Monday, June 15

The (not quite) Six Hours of Riding Around in Circles with Others

Friday.  4:56PM.  Punch the clock.  Head straight to The Spoke Easy.  Because no one is waiting for me at home.  Despite the fact that I plan on racing tomorrow.  I've already had a large bag of Peanut M&M's for lunch, so how much worse can it get?

In a stool. beer in front of me, The Wonderboy at my side.  All by 5:08PM.

Drink the two I planned on and then one more because I was already there.  Head home to work on getting ready to try to do the Six Hours of Riding Around in Circles with Other.  

I decided to do this race because I was provided proper impetus.  No one thought out a better plan for me, and my friend Eastwood recently decided to concuss himself, leaving him with a race entry he no longer wanted.

A non-concussed Eastwood looking non-concussed.

Plan in stone.  Wake up, go to race (well, ride my bike around in circles with others), drive to Revolution Cycles, drink beer, go to Watts's (what the possessive of Watts?) house, and let him regale me with tales of mud and gravel and Kansas (boring).

My only beta on the course was watching videos on YouTube.  Not entire videos.  Couldn't do it. Boring flat trails being ridden at moderate speeds.  I could only handle around thirty seconds of anything I tried to watch.  It looked smooth, not very climby, nothing that plays to my strengths.  I swap my meaty, high-volume tires for something faster, my gear to a 32X18, fill six bottles with Carborocket Half Evil, four with water, grab a handful of gels and a kit.  In bed around 10:30PM after a shower and some stand up comedy (watching it, not performing).

Up at 5:20AM and in the car before 6:00AM.  I think I'm actually excite.   Maybe it's the coffee.  Six hours of riding a relatively smooth trail with very little elevation in disgustingly high heat.  All I need to do is keep hydrating and continue moving forward.  Easy.  My injury shouldn't bother me.  It's just pedaling after all.

Get there.  See people.  Talk.  Find out that the trail system has 2-3 miles of new, not ridden-in trail.  It's bumpy.  Like "knock you teeth out" bumpy.  Tom Boylan, a single speeder who hits up Pisgah on a rigid, has swapped to suspension.  I tell them about my late night tire swap... they look at me like "dafuq?"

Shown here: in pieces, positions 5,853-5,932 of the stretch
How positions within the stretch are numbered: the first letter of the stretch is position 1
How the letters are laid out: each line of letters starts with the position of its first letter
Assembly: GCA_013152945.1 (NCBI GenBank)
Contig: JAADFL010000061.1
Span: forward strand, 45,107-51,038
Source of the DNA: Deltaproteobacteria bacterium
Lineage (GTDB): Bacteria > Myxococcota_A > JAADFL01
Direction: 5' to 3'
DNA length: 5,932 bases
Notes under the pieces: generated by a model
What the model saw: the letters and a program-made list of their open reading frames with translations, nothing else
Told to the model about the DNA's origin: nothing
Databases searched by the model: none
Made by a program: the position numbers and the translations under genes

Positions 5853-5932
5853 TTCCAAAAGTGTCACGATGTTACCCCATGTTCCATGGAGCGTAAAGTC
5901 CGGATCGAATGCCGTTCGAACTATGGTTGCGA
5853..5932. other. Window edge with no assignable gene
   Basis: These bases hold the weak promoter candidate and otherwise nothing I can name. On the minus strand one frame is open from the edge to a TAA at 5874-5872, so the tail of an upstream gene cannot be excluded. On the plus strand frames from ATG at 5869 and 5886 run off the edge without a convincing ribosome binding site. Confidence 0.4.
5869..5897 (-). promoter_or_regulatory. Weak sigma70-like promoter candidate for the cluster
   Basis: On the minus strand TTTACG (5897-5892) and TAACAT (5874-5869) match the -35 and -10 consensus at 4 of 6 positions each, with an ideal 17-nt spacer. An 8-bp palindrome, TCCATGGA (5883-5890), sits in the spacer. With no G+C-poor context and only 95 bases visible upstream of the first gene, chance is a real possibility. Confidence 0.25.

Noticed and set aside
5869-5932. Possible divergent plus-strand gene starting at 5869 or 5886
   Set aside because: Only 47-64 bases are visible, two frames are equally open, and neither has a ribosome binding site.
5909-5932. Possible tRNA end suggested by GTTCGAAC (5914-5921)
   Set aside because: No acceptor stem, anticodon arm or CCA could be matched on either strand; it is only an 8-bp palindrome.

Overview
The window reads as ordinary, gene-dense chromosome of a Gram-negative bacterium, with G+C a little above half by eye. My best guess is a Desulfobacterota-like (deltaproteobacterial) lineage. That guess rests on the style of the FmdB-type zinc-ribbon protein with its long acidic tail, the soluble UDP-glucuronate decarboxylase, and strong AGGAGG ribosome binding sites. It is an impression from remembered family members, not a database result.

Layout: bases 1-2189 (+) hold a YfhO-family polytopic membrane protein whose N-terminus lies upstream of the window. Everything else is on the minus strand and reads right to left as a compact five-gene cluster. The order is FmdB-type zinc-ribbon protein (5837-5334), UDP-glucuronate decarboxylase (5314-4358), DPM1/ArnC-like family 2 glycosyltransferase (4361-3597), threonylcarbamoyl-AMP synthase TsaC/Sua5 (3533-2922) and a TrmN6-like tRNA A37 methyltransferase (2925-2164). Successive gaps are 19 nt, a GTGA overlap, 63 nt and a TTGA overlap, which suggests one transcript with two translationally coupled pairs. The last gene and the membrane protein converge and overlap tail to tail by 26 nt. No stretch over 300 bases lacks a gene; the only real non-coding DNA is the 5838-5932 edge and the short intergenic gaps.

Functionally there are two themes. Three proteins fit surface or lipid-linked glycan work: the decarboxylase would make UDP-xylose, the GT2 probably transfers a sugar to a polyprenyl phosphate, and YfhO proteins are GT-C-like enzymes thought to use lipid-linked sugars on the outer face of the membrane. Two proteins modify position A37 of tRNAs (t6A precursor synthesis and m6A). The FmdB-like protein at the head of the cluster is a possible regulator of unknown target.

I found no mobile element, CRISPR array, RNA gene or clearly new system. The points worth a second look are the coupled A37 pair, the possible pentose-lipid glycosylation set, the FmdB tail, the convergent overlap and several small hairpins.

The race starts.  Thinking it will be a race of attrition once the mercury goes above 90°on its way to 96°, I start off slow.  Into the woods with the general population.  Once it thins out, I start working my way up.  Around a rider, and then another, and then another...

Come upon a junior rider.  Announce my pass on a wide, slightly uphill straight away.  He guns it.  I am disappoint.  The guy behind me tongue lashes the youth.  The chastised boy lets me by at the next opportunity.

The new sections of trail.  They're all blood-in-the-urine rough.  No way to make enough speed on the flat'ish terrain to stay on top of the bumps.  I feel them all... in my body parts.

Make the first lap in just over thirty minutes.  That's good news... sorta.  The race will go no more than eleven laps for me at that rate.  Eleven is one less than twelve.  Ten would be even two less.

On my second lap, I experience a front wheel washout in a very loose corner (there's about a million of them).  I kick out my left foot to save myself from falling over, and that little electric pain in my sacrum area says, "Don't do that again."  I start thinking maybe that doctor who told me I should be better in four to six weeks didn't say two and a half for a reason.  I remind myself that falling on my left hand side would be no bueno.

Back through the bumpy lumpies.  Good lord.  I can feel each one.  This is going to be a long day.  Slow and steady will not work here, but I can't get going fast enough.  Meh.

Third lap... at some point I'm confused and think it's the fourth, get hopeful, and then figure out it's the third.   My still injured back part says, "Don't you listen?"

I decide to pull the plug.  I thought I knew what I was getting me and my hip/back/sacrum into.  I was wrong.  I pull off at my cooler, minutes shy of the finish, and get into the six pack I was planning on taking to Watts's place.  One beer, some idle chat with some other cooked riders and duo class racers... decide to do at least one more lap at whatever pace for "fitness."

No jersey and gloves, because HOT.  Do the lap in a time that wasn't too shabby (beer and forty minutes sitting on your ass helps), pull over at my cooler.  Drink a beer.  And another.  Head over to the finish line to get credit for the effort.  Pack up.  Hang out.  Head towards Greensboro (but get a Five Guys shameburger on the way).

Spend a delightful evening with Watts and his offspring, which turns my spirit around about 160°.  Not a complete turn around, but I'll take it.

To be honest, hanging out with Watts was probably 60% of the reason I headed East instead of West for the weekend. I was stoked on the opportunity to get a long ride in (which I didn't), but I was looking forward to hanging out with someone I only get to see a few times a year.  I think adults do that sometimes, right?

So yeah... next weekend.  Mebbe I ride my mountain bike and enjoy it entirely.  Three and a half weeks is almost four weeks...


Anonymous said...


Watts said...

Adults do do things like that. Haha! Doo doo! Hahaha!
(Obviously I'm an adult)

josh neeley said...

It's not something adults do necessarily, but it is something your grandparents did.
I can see where it gets confusing. If you guys played some sort of board/card game then that definitely clears things up.

..oh yeah, eat shit faggot. Almost forgot why I came here.